Michigan House Republicans
Opinion: Why not Michigan? A case for multimedia investments
RELEASE|February 26, 2024
Contact: John Roth

The birth of streaming services has pushed multimedia production into overdrive. More movies, TV shows, music videos and commercials are being made now than ever before. Why shouldn’t a good portion of that multimedia production happen in beautiful Michigan?

We’re not giving production companies any reason to come. They’re still producing; they’re just not doing it here. As of 2022, at least 35 other states offer a version of multimedia tax incentives. Many states are experiencing so much success that they’re considering expanding their programs.

The longer we go without seriously considering multimedia tax incentives, the further behind we get. Picture the Super Bowl next year: The Lions are playing some lesser AFC opponent when the broadcast begins a commercial break. Why shouldn’t the Ford or Chevy ad feature a new model crossing the Mackinac Bridge? Imagine a music video shot in Grand Rapids or an adventure film featuring the Upper Peninsula wilderness.

I’m proud to spearhead the bipartisan multimedia incentive plan with my colleague Jason Hoskins, D-Southfield, to make projects like these happen. Through multimedia, we are making a good-faith attempt to bring business and people to Michigan.

Our plan would re-establish the Michigan Film Office and create a transferable tax credit for Michigan-based projects. To be eligible, companies would have to keep track of the individuals they hire from the state to work on the project, maintain Michigan receipts and which vendors they work with and other economic data. After 10 years, the program would end unless lawmakers agree to extend it.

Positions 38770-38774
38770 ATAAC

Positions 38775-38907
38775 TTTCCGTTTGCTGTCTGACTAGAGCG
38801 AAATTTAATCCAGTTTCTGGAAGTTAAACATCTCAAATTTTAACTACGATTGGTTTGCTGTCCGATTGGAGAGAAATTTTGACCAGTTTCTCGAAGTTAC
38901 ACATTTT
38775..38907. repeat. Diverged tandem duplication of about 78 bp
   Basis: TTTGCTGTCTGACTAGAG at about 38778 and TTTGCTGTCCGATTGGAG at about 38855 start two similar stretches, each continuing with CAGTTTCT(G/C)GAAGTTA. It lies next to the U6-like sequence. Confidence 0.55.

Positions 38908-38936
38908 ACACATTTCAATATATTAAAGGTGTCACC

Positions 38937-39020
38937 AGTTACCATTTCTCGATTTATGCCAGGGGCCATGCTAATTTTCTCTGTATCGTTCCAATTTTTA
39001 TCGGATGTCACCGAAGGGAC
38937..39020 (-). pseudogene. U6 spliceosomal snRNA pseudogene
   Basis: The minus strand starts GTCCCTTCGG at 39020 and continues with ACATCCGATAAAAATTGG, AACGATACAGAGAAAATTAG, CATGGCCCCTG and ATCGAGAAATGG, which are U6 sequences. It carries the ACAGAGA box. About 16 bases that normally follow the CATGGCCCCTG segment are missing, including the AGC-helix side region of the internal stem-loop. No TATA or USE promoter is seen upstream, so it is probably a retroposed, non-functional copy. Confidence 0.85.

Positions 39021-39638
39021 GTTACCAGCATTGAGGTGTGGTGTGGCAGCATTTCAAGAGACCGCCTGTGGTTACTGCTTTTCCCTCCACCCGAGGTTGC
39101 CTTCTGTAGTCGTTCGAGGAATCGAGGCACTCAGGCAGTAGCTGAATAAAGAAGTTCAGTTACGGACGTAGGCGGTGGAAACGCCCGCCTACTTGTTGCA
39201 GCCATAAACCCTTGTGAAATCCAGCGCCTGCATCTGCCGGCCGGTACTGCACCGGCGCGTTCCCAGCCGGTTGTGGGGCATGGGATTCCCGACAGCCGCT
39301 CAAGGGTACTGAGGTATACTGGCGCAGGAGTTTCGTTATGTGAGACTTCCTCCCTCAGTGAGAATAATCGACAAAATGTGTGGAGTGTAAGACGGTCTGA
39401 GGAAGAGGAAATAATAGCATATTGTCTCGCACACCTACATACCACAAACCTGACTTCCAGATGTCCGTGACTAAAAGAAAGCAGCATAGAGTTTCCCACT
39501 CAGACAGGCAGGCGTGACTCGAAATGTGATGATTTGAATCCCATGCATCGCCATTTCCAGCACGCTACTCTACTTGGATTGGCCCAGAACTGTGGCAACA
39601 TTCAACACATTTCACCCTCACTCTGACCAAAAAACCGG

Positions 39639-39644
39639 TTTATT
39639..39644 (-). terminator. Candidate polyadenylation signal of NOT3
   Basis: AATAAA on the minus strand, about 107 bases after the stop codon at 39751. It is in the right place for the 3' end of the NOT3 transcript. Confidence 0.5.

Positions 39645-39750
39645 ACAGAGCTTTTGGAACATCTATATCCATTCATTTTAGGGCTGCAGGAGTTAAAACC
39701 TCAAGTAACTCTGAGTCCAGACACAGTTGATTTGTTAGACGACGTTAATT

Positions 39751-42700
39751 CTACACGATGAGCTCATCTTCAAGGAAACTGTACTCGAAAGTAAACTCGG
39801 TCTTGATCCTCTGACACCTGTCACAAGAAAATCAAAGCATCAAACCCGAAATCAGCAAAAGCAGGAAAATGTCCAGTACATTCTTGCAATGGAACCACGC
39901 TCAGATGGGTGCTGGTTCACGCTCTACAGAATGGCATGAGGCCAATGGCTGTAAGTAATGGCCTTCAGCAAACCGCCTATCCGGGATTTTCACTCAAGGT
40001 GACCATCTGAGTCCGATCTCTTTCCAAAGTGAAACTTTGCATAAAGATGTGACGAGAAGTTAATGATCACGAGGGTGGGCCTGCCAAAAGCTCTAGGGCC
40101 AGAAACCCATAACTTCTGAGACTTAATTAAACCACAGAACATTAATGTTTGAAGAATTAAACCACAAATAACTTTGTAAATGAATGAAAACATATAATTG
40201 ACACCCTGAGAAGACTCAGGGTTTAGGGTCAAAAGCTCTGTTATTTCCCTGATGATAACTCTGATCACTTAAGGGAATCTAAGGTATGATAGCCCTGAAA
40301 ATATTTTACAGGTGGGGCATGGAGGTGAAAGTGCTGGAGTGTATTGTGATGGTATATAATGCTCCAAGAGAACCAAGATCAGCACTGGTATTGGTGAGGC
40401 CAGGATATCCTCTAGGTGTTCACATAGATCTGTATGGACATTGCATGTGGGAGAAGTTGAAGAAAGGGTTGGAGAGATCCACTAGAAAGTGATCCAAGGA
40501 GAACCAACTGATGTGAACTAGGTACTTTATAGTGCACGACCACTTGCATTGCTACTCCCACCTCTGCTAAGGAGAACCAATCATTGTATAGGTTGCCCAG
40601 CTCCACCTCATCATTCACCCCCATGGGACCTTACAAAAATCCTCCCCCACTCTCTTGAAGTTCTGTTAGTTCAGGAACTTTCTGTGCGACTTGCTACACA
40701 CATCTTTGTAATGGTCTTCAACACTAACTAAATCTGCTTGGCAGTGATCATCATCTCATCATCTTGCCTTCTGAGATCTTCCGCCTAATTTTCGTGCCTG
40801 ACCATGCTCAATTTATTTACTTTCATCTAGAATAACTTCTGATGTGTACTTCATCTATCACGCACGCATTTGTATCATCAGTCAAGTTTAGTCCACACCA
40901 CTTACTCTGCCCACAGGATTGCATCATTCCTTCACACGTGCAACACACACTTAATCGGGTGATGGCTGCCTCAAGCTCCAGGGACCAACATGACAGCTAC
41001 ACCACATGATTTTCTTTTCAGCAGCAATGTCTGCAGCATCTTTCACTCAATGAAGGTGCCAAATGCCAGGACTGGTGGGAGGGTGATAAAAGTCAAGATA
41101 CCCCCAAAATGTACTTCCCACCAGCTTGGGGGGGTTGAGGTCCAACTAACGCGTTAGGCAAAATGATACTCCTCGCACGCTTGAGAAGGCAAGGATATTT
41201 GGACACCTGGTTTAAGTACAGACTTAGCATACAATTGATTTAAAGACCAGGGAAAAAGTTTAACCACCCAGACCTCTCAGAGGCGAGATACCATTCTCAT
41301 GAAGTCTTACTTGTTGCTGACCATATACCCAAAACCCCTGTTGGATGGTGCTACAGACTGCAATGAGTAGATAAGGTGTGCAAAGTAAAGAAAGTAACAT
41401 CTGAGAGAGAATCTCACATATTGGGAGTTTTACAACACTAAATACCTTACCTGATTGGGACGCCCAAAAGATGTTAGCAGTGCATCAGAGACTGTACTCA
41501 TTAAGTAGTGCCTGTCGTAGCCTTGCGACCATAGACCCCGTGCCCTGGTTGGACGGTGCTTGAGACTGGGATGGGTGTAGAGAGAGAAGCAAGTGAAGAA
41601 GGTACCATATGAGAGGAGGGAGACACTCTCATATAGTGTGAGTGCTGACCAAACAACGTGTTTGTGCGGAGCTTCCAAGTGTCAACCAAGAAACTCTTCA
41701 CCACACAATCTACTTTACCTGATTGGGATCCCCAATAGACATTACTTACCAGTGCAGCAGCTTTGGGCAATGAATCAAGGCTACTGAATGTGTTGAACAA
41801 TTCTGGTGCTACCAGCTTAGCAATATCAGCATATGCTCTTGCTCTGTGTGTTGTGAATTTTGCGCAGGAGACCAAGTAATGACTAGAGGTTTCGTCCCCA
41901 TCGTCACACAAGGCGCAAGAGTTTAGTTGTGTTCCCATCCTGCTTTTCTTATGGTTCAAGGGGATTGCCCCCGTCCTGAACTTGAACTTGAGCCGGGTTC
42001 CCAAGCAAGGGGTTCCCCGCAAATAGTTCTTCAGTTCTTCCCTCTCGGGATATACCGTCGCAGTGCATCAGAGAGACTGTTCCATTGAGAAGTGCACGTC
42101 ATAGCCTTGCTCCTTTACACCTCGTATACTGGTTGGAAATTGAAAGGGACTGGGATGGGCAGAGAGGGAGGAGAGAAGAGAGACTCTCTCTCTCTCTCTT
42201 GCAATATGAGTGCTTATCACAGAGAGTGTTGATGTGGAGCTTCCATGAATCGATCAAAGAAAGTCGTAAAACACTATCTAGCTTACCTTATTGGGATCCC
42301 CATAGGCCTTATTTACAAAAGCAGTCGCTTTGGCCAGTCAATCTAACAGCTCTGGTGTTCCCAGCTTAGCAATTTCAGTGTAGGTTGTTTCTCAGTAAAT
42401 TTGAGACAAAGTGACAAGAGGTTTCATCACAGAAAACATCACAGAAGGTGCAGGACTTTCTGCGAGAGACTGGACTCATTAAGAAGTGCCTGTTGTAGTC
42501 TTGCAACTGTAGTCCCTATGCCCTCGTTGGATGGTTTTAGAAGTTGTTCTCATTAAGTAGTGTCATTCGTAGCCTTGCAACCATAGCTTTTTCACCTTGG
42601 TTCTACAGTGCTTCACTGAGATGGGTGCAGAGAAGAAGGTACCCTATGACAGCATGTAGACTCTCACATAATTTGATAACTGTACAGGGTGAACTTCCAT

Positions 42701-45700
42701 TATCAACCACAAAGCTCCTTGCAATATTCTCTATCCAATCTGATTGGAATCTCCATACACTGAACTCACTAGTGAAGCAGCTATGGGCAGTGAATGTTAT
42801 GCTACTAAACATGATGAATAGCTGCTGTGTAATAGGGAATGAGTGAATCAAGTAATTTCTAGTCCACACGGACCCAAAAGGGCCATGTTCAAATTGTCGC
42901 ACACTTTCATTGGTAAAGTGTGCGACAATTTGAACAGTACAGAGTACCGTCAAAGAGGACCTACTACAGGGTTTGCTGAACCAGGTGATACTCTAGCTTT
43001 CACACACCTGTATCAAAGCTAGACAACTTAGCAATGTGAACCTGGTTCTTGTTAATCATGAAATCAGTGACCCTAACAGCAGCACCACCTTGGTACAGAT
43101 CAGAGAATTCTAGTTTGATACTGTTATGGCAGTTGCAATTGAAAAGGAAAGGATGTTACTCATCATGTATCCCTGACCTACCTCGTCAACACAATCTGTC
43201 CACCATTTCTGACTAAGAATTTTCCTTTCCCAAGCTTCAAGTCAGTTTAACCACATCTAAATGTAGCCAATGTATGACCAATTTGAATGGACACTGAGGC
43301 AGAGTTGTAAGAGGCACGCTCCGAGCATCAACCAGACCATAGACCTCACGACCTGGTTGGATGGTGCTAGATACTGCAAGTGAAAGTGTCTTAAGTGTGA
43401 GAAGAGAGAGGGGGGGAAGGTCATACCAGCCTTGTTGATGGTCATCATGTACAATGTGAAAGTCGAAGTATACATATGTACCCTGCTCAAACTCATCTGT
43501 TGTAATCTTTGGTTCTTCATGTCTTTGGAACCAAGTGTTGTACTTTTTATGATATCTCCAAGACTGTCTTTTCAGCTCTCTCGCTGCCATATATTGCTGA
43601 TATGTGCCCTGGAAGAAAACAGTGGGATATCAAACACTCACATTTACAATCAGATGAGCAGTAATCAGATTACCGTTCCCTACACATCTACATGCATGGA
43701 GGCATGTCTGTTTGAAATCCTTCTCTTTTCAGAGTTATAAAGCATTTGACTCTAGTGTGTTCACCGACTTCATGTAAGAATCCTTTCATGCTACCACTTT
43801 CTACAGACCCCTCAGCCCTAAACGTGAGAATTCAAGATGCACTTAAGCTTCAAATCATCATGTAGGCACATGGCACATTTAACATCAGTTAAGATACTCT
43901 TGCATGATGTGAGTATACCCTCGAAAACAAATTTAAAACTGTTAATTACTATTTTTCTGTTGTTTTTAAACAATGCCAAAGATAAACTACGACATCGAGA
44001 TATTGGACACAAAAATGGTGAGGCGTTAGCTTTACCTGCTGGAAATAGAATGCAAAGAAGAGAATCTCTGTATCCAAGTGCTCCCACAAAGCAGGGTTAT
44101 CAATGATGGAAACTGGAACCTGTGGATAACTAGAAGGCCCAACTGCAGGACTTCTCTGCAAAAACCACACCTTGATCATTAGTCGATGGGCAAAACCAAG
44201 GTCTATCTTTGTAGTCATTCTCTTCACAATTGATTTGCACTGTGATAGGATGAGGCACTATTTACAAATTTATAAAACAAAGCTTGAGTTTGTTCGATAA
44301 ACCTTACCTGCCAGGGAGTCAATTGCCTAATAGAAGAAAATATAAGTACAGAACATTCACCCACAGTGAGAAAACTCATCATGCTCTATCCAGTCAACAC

Critics say that, because the program didn’t work at first, we should close shop and stop trying forever. But just because something doesn’t work the first time doesn’t mean you write it off as a complete failure and give up. I didn’t teach my kids to think like that.

The system, as it used to exist, was flawed. Production companies would come to Michigan, shoot their movies and leave to produce the films elsewhere. Our plan ensures that, if multimedia companies leave, they won’t keep getting the incentive.

The last program was an unverified rebate. It was going to fail from the beginning. I watched money leave the state with the film shot at Bowers Harbor — that isn’t going to happen again. We completely rebuilt the program from the ground up. It is built with the most effective policies from programs across the country.

Some critics say multimedia tax incentives involve too much government intervention. But they refuse to shake their tunnel vision and see the whole picture: If we can successfully implement these credits, the possibilities are endless. Folks from all over the country would see Michigan’s beautiful outdoors and vibrant city life and, hopefully, be encouraged to come check it out.

That indirect advertising could encourage people to move here. If they do, they would have Michigan jobs, shop at Michigan stores, eat at Michigan restaurants and pay Michigan taxes.

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